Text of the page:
How to Use Basic Reports to Create Inventory Plans
If you’ve been in retail longer than a week, it’s likely you’ve been to one or more retail market. Of all things in retail, the market is one of our favorite things to be a part of. Obviously, there are the endless free mimosas, but more importantly, retailers get to connect with one another, gather insights into the latest trends, and purchase the inventory that’s going to fuel their business in the coming months and seasons. Needless to say, the time you spend at the market is incredibly important.
Regardless of which market you attend, we can all agree they can all be overwhelming. Whether it’s the countless floors in Dallas or Atlanta, or the massive convention centers of Magic in Las Vegas, it’s certainly a lot to take in. For many retailers, making the most of these trips can be pretty difficult. Of all things we see that successful retailers do on these trips, there is one common denominator.
Whether it’s planning their time with vendors, planning which halls (or floors) they’ll go to on certain days, or what they plan on buying, successful retailers create a plan.
Today, we’re sharing three reports you can use to help you plan your buying into the coming months and seasons. Though open-to-buy strategies can get confusing, there are some simple things you can do with your retail POS to make your next trip a successful one.
Sales by Category
When you’re setting up your point of sale solution, you were given the option to set up categories and potentially sub-categories. This could be things like “tops” and “denim”, or “tables” and “seating”, all depending on your industry. If you haven’t set these up yet, we highly encourage you read more about how to do that here.
If you’ve already set this up, this is going to be an incredibly useful tool for you. Sales by category shows you:
- What type of products are making up the largest chunks of your revenue?
- Which one of your categories are the most profitable and are fuelling your cash-flow?
- What categories of products aren’t moving as quickly?
Taking this information at face value, you can make sure enough resources are set aside to invest in categories that are fueling your business both in terms of revenue and profit.
If you’re seeing low margins that you think should be higher, it’s a great opportunity to review your markup and markdown strategy to make sure you find the margin your business needs to succeed.
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Assets by Category
Knowing your sales only gets you pretty far, but understanding what inventory you already have is equally important in creating a useful plan for what to do next.
If you think about it, 25% of your revenue might come from a certain category of inventory, but if it makes up 50% of your assets, you’re still overstocked.
In this case, what you need to do is take a look at how your assets break down on a category basis. A good POS system will give you a clear picture of both your assets today and historically. This is useful when trying to determine inventory turn or to see how your inventory stands in comparison to different periods.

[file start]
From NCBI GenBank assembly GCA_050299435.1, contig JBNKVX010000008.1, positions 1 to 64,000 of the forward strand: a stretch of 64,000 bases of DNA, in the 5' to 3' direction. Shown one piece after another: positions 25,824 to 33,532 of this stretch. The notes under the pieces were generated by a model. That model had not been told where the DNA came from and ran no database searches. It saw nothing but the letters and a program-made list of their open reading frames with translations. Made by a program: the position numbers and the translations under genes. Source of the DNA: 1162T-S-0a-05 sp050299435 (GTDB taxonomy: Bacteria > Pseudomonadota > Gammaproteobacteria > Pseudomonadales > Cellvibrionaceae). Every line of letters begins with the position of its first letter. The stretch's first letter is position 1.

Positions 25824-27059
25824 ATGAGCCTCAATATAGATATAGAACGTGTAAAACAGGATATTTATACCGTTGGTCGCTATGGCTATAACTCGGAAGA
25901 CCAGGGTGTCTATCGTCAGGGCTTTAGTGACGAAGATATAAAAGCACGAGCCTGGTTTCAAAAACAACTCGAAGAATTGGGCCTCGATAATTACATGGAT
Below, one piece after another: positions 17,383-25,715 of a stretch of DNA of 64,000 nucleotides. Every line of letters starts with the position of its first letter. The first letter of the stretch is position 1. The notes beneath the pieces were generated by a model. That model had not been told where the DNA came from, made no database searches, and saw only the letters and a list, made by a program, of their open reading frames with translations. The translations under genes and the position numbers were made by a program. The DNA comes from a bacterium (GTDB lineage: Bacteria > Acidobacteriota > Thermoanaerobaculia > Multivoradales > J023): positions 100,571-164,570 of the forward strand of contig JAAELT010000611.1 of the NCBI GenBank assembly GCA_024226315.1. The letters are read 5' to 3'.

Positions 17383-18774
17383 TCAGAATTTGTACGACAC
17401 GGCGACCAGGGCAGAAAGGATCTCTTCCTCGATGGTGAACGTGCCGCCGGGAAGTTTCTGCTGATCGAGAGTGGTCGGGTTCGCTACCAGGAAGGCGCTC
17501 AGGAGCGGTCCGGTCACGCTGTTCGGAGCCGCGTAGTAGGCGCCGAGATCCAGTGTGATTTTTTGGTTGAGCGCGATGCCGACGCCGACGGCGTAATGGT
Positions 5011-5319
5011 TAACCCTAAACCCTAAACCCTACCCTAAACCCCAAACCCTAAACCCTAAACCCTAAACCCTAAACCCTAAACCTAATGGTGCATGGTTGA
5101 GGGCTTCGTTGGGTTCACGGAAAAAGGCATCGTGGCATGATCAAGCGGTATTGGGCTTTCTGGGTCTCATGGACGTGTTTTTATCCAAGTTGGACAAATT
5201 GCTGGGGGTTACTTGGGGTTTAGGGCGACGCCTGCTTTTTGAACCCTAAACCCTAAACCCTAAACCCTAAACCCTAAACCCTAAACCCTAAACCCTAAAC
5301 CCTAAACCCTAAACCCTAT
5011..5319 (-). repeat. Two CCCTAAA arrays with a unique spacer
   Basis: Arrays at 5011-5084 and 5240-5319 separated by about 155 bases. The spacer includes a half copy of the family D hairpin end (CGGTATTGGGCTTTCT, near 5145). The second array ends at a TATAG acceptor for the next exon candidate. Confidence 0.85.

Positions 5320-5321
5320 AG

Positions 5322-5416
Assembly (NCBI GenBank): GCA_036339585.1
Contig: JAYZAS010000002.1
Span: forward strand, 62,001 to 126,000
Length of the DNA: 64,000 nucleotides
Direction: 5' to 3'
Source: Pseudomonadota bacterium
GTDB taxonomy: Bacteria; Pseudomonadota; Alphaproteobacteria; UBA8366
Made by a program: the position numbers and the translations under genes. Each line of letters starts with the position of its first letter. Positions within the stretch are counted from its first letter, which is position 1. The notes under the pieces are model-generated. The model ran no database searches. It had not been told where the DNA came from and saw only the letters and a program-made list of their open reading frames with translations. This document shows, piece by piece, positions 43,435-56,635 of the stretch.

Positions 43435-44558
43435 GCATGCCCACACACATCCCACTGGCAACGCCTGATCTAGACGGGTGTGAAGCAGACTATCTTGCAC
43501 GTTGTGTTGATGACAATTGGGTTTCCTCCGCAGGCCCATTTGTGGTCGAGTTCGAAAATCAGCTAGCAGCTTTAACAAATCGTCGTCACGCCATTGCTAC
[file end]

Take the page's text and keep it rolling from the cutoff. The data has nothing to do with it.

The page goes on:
Time of Supply
It’s likely you’re used to talking about inventory in terms of cost, retail selling price, or SKU count, but for planning purposes, it’s easiest to think of your inventory in terms of time. When we view things in terms of time, we can combine what we know about our sales and our assets in a way that shows us where we are significantly over-stocked or under-stocked.
To do this, we want to calculate what we call time of supply. Time of supply means the amount of time that your current inventory levels would last based on your average sales per month (assuming sales continue as expected). To get that, use the following formula:
Time of supply = Inventory value of category ($) / Average sales per month of category ($)
Let’s look at an example:
Sarah’s Boutique, is a fictional store in rural Texas who currently has $30,000 worth of dresses in their inventory. The past few months, they’ve sold on average $5,000.
Using the formula, the calculation would be ($30,000/$5,000) bringing our time of supply to 6 months.
On the other hand, Sarah’s Boutique has around $10,000 in denim and has averaged $15,000 in denim sales over the last quarter. Using the same formula ($10000/$15000) we come to .66 months of supply.
You might see a problem there. Sarah’s Boutique is severely overstocked in dresses, and equally understocked in denim. With this information, they can increase their markdowns on dresses, and plan to purchase more denim as soon as possible.
Something is better than nothing
For many retailers, the idea of creating a plan or using equations might seem daunting and near impossible: you’re not alone in that feeling. As you continue to grow your business, the important thing is that you let the data provided to you by your tools inform your decisions more and more each season.
Today, it might simply be reviewing your sales data to see what categories make you the most money. As you scale, you can learn more and more about how to use the tools at your disposal to grow your business. The most important thing to keep in mind is that you have to start somewhere, and something is always better than nothing.